HERE WAS BURIED
THOMAS JEFFERSON
AUTHOR OF THE DECLARATION OF AMERICAN INDEPENDENCE
OF THE STATUTE OF VIRGINIA FOR RELIGIOUS FREEDOM
AND FATHER OF THE UNIVERSITY OF VIRGINIA


CHARLENE ZALE

11.19.2017

My Makeup Collection


1 | It Cosmetics Your Skin But Better CC+ Cream in Medium
2 | Benefit Boi-ing Brightening Concealer in Light-Medium
3 | Too Faced Primed & Poreless Powder
4 | Tarte Amazonian Clay 12-Hour Blush in Exposed
5 | NYX Matte Bronzer in Medium
6 | Too Faced Natural Matte Eyeshadow Pallet
7 | L'Oréal Voluminous Lash Paradise Mascara in Blackest Black
8 | Babo Botanicals Lip Tint Conditioner in Wild Roses
9 | Smashbox Be Legendary Lipstick in Safe Word

I use the eyeshadow palette for multiple things so I don't have to buy separate products. I use the shade "sexspresso" to touch up my eyebrows and sometimes I'll use the same shade as an eyeliner for my top eyelids. Since I don't use eyeliners, I also use these eyeshadows underneath my eyes to give that area some color. I only use neutral colors. I'm not one to wear pink blush and red lipstick. I feel and look my best with a brown-mauve color on my cheeks and an antique rose color on my lips.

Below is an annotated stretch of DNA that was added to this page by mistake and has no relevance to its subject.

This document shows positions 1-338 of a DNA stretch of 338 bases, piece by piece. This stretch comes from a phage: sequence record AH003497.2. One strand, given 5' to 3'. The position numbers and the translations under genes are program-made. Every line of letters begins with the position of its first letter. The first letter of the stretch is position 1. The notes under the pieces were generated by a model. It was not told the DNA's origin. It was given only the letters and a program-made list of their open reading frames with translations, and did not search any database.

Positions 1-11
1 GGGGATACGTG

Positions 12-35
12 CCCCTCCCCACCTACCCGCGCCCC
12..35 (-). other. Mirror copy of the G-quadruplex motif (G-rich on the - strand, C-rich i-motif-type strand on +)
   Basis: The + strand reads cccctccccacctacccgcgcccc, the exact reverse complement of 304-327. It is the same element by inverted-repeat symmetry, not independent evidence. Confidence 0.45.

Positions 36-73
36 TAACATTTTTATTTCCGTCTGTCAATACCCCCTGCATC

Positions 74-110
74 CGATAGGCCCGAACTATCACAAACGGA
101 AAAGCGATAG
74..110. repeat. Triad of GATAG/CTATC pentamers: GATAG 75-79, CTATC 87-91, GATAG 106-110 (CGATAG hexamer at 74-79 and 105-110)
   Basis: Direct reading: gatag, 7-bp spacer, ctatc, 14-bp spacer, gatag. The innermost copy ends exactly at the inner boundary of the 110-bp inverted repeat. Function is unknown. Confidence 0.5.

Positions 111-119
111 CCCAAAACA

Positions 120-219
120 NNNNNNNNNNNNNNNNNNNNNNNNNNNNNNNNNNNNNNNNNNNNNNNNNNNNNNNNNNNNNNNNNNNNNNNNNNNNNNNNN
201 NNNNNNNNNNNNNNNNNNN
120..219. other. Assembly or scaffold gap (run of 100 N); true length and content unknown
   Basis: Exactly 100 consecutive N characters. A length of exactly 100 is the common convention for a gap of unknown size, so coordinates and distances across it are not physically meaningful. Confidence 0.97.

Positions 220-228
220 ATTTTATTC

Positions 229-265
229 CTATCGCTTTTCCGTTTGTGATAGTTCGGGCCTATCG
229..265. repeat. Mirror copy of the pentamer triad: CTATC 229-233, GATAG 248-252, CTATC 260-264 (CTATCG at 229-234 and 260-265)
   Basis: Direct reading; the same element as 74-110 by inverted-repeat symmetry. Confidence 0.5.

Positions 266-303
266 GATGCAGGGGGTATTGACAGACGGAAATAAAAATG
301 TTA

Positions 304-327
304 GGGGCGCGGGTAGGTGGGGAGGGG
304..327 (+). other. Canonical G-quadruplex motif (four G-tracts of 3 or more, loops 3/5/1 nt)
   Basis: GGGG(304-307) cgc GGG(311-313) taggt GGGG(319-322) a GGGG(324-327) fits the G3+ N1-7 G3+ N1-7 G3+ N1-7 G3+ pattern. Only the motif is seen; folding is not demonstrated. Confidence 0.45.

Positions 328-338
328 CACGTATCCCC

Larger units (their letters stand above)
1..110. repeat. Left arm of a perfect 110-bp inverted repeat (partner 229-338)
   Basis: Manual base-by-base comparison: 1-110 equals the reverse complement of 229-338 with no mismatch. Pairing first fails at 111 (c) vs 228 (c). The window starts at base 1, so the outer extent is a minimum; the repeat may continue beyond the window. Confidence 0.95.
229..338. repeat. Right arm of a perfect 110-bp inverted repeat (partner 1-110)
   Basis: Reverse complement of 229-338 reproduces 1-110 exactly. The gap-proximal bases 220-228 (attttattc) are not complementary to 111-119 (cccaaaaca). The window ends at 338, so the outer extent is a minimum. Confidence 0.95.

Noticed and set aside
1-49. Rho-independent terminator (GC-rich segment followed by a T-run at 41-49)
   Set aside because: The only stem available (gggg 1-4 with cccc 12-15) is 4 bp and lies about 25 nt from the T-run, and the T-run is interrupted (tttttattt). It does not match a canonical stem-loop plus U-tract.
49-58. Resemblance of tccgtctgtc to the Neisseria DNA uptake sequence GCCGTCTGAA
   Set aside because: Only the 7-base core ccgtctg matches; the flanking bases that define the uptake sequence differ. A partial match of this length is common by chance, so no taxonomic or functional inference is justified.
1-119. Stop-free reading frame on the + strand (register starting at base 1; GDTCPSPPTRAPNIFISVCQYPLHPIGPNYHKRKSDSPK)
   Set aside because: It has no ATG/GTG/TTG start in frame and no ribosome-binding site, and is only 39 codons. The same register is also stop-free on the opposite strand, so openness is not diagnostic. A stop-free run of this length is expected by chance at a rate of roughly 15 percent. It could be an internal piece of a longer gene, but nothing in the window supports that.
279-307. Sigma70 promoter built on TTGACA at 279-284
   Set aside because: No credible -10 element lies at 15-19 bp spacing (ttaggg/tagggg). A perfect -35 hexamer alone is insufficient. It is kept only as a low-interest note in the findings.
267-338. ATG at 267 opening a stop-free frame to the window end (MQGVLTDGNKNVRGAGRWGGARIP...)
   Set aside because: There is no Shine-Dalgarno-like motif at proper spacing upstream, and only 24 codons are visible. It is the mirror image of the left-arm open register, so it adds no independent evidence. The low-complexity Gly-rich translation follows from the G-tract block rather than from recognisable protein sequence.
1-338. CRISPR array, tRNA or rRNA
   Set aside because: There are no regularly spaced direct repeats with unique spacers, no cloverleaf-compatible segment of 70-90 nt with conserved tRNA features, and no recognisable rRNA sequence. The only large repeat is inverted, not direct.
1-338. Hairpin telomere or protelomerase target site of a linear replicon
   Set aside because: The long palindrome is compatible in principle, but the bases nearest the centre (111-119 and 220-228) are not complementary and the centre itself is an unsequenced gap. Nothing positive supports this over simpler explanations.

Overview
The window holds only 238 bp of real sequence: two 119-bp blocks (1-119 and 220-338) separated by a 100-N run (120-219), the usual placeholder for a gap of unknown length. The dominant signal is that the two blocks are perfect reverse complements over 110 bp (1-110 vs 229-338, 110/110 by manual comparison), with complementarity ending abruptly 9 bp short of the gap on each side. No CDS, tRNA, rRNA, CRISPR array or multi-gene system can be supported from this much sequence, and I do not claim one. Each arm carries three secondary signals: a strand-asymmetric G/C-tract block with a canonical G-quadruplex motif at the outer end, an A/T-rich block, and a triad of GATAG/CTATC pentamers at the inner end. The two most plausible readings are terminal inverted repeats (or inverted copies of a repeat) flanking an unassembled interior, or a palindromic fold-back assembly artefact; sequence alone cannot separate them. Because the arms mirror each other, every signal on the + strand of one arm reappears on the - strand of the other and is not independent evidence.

Determining how much makeup to own at once is really quite simple. I only buy makeup that can fit inside of my makeup bag. Since my bag is quite small the only time I buy new makeup is to replace something I've used up or if something I will have to repurchase in the near future is on sale. The one thing I'm not picky about is face powder, I only ask that they be translucent. I just recently started using a new powder and so far I like it. Other than that, I know where I can find my perfect foundation, concealer, blush color, bronzer formula, mascara, eyeshadow palette, lipstick shade, and lip balm. I'm a creature of habit and once I find something that works, I stick to it. It has taken me so long to use up makeup I've already purchased only to go back out and buy more makeup just to find what works for me. It took a little more than a decade, but I'm glad I found the products that work well with my skin and complexion.